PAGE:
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July 16, 2015: We've scoured the Web to find the best and most compelling animal stories, videos and photos. And it's all right here.
A team from a property rental agency jumped into action when they looked out their office window to see a cat dangerously perched on the Hammersmith Flyover, a busy bridge in London. Three of the workers drove to the bridge while their colleagues filmed the rescue from the office. In a video shared online Tuesday, they can be heard cheering as they watch their coworkers pull the cat to safety. “When we saw the cat in such a dangerous situation we knew she needed to be rescued quickly before she fell or was hit by a car,” said Leon Gaskin, one of the rescuers."We were worried we might scare her when we got up there but luckily she was happy to come with us." The rescuers brought the cat to Blue Cross Animal Hospital, where she was named Bridget, after the place where she was rescued. Veterinarians said she’s friendly and trusting, and came through her ordeal “pretty much unscathed.” — Watch it at People Pets
Conservationists came to the rescue of more than 4,000 critically endangered freshwater turtles being kept in terrible conditions in a warehouse in the Philippines. The turtles had apparently been without food or water for 6 months, and the Philippine Freshwater Turtle Conservation Programme said they were destined for pet and food markets in Hong Kong and China. Veterinarians have been working around the clock for the last four weeks to save the turtles — and their species. "This number equaled the estimated remaining population of Palawan forest turtle in the wild, hence bringing the species to the brink of extinction," the group said. Some 360 of the turtles have died, about 230 are still being treated and the rest have been released back into the wild. The owner of the building couldn’t be found after the raid. Trapping or trading the turtles is punishable by jail time and fines. — Read it from Agence France Presse via Yahoo
A 13-year study from the University of California, Davis, finds that humans are to blame for more than half of the known deaths of mountain lions that were studied. Most of them were killed by vehicle collisions, illegal shootings or human-caused wildfire, among other things. One of the biggest problems is that I-15, a major highway, is nearly impossible for the mountain lions to cross — something that animals of breeding age need to do to ensure their genetic diversity. "Nowhere in the U.S., outside of the endangered Florida panther, have mountain lion populations been documented that are this cut off and with survival rates this low," said lead author Dr. Winston Vickers, an associate veterinarian with the UC Davis Wildlife Health Center at the UC Davis School of Veterinary Medicine. "This means that the odds of an individual animal making it across I-15, surviving to set up a territory, successfully breeding, and then their offspring breeding so the genes are spread throughout the population is harder to have happen naturally than one would expect." The study was published in the journal PLOS ONE. — Read it at Science Daily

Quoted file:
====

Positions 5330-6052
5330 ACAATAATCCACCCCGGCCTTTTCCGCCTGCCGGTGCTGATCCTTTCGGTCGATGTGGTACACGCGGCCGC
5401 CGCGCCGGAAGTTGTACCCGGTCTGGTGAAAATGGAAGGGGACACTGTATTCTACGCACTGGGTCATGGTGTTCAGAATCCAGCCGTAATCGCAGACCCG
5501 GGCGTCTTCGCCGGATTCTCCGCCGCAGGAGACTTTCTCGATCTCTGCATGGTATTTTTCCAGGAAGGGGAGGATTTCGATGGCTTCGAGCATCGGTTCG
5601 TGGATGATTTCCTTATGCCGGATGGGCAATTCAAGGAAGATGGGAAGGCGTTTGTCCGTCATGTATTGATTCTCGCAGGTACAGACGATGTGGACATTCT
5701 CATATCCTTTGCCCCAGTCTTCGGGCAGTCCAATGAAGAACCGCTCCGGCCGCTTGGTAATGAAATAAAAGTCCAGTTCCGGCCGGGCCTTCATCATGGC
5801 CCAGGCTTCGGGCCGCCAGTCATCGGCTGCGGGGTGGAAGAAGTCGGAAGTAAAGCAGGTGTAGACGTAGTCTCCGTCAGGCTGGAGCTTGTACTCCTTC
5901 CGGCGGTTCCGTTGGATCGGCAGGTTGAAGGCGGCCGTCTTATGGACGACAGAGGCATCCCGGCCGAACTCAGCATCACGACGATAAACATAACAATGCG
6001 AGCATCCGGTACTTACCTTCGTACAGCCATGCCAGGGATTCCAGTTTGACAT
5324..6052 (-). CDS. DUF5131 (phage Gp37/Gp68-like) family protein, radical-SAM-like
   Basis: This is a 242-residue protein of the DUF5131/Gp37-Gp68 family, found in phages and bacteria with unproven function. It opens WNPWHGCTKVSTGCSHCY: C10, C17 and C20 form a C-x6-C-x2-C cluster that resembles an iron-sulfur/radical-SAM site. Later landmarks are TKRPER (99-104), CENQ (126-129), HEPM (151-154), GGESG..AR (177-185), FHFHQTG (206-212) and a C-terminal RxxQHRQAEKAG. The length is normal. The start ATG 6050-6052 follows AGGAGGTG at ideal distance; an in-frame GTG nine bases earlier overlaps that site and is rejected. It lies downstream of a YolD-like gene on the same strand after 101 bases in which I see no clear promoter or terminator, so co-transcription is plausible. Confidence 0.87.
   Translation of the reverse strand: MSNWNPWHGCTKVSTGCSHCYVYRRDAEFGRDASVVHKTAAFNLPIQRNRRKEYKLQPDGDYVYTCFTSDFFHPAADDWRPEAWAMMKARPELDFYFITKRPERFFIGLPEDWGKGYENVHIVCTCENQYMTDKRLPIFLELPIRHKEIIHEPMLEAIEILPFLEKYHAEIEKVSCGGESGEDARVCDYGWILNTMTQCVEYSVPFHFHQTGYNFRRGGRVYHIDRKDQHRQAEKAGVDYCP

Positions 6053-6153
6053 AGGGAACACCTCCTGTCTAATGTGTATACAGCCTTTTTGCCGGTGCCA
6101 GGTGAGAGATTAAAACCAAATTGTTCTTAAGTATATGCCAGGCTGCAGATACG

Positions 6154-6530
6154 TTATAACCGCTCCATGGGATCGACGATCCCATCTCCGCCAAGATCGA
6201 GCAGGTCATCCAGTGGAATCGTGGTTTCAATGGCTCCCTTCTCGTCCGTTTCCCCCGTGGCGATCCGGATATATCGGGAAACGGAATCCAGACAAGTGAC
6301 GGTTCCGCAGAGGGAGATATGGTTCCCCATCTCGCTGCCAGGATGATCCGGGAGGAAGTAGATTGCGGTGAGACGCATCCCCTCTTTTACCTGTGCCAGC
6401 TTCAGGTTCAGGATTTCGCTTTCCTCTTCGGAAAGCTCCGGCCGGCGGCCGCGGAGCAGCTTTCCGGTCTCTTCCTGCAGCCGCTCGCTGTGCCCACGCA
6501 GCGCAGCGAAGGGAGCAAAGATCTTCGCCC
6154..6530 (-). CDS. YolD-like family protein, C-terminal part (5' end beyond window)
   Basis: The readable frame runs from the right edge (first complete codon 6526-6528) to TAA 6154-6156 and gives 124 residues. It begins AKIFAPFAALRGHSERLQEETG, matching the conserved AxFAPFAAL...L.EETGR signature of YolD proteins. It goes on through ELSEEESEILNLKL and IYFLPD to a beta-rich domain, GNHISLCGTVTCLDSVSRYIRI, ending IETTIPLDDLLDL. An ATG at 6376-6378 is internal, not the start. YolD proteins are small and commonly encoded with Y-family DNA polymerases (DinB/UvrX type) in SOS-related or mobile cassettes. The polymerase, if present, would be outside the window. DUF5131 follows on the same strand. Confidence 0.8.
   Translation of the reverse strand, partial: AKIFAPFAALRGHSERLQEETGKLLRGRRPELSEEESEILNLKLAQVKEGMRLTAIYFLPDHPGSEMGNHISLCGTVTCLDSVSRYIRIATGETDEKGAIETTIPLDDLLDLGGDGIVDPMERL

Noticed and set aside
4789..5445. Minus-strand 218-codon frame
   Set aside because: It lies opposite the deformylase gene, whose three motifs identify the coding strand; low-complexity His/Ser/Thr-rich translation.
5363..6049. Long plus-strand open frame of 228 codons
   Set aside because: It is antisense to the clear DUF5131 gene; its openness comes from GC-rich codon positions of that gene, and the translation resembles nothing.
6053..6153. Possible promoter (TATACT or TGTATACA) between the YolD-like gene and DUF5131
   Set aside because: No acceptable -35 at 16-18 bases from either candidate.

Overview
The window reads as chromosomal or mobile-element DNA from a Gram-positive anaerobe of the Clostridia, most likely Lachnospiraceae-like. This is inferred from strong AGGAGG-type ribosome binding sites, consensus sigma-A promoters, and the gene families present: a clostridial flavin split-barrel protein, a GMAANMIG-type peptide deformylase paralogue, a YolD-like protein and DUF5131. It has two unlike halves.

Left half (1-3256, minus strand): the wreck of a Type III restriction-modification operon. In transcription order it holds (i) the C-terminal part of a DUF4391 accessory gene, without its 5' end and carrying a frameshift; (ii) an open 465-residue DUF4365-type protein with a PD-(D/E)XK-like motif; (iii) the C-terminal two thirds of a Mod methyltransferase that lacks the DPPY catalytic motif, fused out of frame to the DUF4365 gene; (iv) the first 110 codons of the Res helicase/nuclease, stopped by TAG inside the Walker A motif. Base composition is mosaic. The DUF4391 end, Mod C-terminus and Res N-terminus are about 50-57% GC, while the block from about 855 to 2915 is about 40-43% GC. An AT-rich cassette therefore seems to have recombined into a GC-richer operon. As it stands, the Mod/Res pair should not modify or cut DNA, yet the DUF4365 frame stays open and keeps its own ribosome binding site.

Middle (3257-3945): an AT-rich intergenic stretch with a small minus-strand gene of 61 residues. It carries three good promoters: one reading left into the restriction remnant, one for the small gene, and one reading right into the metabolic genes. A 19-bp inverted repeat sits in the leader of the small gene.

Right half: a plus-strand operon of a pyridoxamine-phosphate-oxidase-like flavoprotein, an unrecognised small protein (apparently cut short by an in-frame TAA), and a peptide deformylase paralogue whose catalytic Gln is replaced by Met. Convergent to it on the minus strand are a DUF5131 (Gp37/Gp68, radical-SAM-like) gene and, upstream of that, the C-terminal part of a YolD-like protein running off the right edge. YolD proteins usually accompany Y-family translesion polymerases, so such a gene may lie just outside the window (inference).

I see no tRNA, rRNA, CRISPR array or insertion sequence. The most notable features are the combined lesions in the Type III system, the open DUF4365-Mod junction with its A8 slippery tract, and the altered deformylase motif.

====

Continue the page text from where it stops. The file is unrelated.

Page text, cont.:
Regina Pugh was playing fetch with her 10-year-old yellow Labrador Retriever at a dog beach in Tampa, Florida, Sunday when the dog suddenly started to drown. She rushed into the water and pulled Xena to shore, where other beachgoers came to help. Three people took turns doing chest compressions while Pugh gave her dog mouth-to-mouth. At the same time, a crew from Tampa Fire Rescue was driving by, and a bystander flagged them down. After getting oxygen for a few minutes, Xena regained consciousness and was able to get up and move around. “People jumped right in, got on their hands and knees, and did whatever they could do,” Pugh said. “They were perfect strangers willing to do whatever they could to help me.” — Read it and watch it at The Tampa Bay Tribune
A sneaky seagull captured some beautiful views of the Cies Islands in Spain after taking off with a tourist’s GoPro camera. The camera’s owners can be heard trying to stop the bird as it picks up the device, but it seems the bird was doing us all a favor. In the end, we all get to enjoy a bird’s-eye view of the rocky cliffs — and a view of the seagull’s feet when it drops the camera back on a ledge. — Watch it at USA Today
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